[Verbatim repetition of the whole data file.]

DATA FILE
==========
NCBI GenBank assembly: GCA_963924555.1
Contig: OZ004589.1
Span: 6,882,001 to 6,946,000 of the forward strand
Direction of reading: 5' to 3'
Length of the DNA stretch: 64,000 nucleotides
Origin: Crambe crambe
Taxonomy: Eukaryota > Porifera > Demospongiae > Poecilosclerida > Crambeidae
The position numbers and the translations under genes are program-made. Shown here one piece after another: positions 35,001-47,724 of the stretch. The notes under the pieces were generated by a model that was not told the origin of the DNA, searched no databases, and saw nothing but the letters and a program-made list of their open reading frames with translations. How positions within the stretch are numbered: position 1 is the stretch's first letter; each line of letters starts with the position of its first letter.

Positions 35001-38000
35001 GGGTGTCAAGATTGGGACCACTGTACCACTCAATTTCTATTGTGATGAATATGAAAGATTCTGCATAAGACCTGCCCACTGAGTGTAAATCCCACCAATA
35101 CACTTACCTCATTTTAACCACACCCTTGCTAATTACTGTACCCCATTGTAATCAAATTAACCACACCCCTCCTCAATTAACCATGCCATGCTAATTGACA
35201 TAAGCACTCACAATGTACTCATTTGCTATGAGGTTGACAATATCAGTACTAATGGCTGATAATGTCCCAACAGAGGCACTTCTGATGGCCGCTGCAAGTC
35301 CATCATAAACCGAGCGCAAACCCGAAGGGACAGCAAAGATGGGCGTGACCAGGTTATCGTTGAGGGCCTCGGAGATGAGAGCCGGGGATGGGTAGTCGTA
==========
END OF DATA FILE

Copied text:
NCBI GenBank assembly: GCA_963924555.1
Contig: OZ004589.1
Span: 6,882,001 to 6,946,000 of the forward strand
Direction of reading: 5' to 3'
Length of the DNA stretch: 64,000 nucleotides
Origin: Crambe crambe
Taxonomy: Eukaryota > Porifera > Demospongiae > Poecilosclerida > Crambeidae
The position numbers and the translations under genes are program-made. Shown here one piece after another: positions 35,001-47,724 of the stretch. The notes under the pieces were generated by a model that was not told the origin of the DNA, searched no databases, and saw nothing but the letters and a program-made list of their open reading frames with translations. How positions within the stretch are numbered: position 1 is the stretch's first letter; each line of letters starts with the position of its first letter.

Positions 35001-38000
35001 GGGTGTCAAGATTGGGACCACTGTACCACTCAATTTCTATTGTGATGAATATGAAAGATTCTGCATAAGACCTGCCCACTGAGTGTAAATCCCACCAATA
35101 CACTTACCTCATTTTAACCACACCCTTGCTAATTACTGTACCCCATTGTAATCAAATTAACCACACCCCTCCTCAATTAACCATGCCATGCTAATTGACA
35201 TAAGCACTCACAATGTACTCATTTGCTATGAGGTTGACAATATCAGTACTAATGGCTGATAATGTCCCAACAGAGGCACTTCTGATGGCCGCTGCAAGTC
35301 CATCATAAACCGAGCGCAAACCCGAAGGGACAGCAAAGATGGGCGTGACCAGGTTATCGTTGAGGGCCTCGGAGATGAGAGCCGGGGATGGGTAGTCGTA